Billy Sherwood is no stranger to an all star compilation. Over the years, he’s helped mastermind tributes to all manner of artists, often with mixed results. His 2019 project ‘A Prog Rock Christmas’ can seem as scattershot as many of those previous all star affairs, but by bringing together various prog legends to put their own stamp on a few familiar yuletide ditties, there are a several things to enjoy along the way, ranging from the traditional to the bespoke.
Ewigkeit’s eighth album ‘DISclose’ drew heavily on themes of other worlds and UF-ology. Quite removed from their black metal origins, its seven songs straddled a wide range of heavy influences, taking in some old school rock and a fair amount of melodic and symphonic black metal, as well as a touch of drone and a little alternative along the way. It was a hugely accessible record considering multi-instrumentalist James Fogarty had first come to prominence as a member of In The Woods and provided you could make it past a semi-abrasive vocal, it was an album with a lot to give.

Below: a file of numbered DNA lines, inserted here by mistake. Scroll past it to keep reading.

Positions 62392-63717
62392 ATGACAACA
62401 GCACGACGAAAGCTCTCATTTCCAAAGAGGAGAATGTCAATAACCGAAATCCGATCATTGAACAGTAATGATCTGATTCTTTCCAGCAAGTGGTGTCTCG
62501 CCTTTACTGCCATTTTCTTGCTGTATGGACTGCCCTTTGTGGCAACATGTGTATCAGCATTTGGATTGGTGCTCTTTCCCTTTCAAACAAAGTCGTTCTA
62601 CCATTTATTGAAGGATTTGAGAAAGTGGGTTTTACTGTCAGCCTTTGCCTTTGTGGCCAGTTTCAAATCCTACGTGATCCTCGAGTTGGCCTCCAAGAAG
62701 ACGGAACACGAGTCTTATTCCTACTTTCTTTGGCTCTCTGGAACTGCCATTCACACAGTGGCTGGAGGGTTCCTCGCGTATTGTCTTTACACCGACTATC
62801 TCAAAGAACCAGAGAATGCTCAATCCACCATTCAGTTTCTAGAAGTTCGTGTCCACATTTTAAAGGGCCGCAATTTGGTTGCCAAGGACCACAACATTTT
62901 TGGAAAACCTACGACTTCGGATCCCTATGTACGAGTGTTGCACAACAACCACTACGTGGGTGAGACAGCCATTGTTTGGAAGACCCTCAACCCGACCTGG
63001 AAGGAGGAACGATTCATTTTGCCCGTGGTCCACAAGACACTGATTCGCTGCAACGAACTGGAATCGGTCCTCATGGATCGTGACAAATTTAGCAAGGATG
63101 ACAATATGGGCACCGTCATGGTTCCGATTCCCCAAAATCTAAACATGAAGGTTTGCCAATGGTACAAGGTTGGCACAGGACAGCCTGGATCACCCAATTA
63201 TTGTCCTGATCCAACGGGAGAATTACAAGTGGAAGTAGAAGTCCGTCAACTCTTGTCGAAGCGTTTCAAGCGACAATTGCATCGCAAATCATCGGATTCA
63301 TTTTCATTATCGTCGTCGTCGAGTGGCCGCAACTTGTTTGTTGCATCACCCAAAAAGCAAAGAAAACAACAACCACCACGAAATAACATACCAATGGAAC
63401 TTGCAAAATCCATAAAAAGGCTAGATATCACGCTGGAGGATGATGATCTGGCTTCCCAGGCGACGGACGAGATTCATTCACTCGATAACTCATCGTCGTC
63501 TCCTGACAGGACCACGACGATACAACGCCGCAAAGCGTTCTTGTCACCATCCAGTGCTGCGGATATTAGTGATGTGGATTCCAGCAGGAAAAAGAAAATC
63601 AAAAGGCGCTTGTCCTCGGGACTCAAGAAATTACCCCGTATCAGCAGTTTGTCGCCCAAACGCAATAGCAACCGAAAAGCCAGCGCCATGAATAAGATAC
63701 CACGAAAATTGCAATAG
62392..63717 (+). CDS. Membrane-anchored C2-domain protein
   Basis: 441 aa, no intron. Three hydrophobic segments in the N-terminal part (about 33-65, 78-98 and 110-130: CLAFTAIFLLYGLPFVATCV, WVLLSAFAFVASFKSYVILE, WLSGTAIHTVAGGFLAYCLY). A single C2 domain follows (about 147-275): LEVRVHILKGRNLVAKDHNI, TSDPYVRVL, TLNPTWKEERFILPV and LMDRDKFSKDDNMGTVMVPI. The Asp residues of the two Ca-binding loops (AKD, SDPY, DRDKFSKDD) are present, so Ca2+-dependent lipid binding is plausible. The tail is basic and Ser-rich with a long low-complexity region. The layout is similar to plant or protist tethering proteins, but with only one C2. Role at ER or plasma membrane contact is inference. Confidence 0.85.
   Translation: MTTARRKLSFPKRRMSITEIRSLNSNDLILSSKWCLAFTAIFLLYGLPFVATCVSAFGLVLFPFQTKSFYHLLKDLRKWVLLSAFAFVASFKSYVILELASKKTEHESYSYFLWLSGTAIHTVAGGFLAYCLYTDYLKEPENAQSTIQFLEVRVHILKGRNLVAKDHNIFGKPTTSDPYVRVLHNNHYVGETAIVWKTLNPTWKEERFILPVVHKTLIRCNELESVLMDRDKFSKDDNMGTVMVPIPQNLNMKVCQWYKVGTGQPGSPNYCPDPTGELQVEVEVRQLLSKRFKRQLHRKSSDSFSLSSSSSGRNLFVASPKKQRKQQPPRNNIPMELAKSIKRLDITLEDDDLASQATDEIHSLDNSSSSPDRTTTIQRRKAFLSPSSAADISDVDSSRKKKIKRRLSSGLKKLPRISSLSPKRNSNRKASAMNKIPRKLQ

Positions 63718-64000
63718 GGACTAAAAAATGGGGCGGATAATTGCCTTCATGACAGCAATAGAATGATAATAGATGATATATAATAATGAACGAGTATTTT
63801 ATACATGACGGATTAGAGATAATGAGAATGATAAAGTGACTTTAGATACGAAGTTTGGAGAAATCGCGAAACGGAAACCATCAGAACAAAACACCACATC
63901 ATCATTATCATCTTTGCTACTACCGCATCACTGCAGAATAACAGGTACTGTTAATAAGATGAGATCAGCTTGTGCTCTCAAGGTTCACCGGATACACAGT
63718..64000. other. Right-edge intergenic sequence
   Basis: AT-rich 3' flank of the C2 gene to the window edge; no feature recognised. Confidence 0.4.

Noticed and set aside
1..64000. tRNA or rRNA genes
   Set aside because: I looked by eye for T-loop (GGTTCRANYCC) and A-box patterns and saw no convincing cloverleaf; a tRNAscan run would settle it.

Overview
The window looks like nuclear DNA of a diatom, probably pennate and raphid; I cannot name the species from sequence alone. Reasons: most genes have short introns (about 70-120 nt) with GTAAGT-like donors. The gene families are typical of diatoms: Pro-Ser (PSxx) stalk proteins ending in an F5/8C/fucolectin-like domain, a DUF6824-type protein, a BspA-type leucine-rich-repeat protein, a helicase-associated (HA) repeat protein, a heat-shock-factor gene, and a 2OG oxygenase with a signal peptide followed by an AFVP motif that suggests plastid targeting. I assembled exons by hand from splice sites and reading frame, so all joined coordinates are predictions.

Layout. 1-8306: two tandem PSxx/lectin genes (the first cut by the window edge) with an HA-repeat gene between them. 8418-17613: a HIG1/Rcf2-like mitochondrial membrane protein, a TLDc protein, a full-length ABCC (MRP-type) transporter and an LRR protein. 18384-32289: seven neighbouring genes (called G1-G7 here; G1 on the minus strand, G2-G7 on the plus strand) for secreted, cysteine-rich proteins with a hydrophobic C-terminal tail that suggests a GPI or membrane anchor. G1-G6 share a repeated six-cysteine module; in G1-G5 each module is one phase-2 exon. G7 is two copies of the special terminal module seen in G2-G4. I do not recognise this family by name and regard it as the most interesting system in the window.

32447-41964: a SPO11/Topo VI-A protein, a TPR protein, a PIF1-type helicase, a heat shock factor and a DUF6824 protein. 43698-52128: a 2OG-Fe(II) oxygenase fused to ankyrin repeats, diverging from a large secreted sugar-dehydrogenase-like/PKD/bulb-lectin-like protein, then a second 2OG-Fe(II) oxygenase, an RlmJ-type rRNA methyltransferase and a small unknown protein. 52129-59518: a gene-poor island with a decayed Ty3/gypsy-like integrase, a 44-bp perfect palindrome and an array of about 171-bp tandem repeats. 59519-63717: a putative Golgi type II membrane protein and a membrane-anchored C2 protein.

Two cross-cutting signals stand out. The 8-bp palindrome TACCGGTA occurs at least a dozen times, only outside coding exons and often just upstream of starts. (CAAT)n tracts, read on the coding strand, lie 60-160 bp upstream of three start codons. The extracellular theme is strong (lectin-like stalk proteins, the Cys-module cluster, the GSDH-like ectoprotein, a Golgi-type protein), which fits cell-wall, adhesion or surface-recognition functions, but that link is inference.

Welcome to a look back at some of our favourite music from 1971. In some ways, it seems the perfect continuation of 1970, with the hard rock pioneers releasing some of the best albums of the careers.
Looking elsewhere, though, things are perhaps more interesting…
“I don’t do regrets. Regrets are pointless. It’s too late for regrets. You’ve already done it, haven’t you? You’ve lived your life. No point wishing you could change it.”
From his breakthrough with Hawkwind in the late 60s, Lemmy was a man who lived with little to no compromise, reinvented how the bass could be played and gave us music that would endure the ages. While his formative years with Hawkwind would shape him as a musician, it was with his own band Motörhead he would change the face of rock music. Black Sabbath had laid the foundations of metal with heavy monolithic riffs, but Lemmy bought speed and no-nonsense aggression, without which we would never have had any of the 80s thrash or hardcore metal that followed. In Lemmy’s vision, of course, it was all one thing: rock ‘n’ roll. He just played it faster and louder than his heroes and predecessors and set a new benchmark in the process.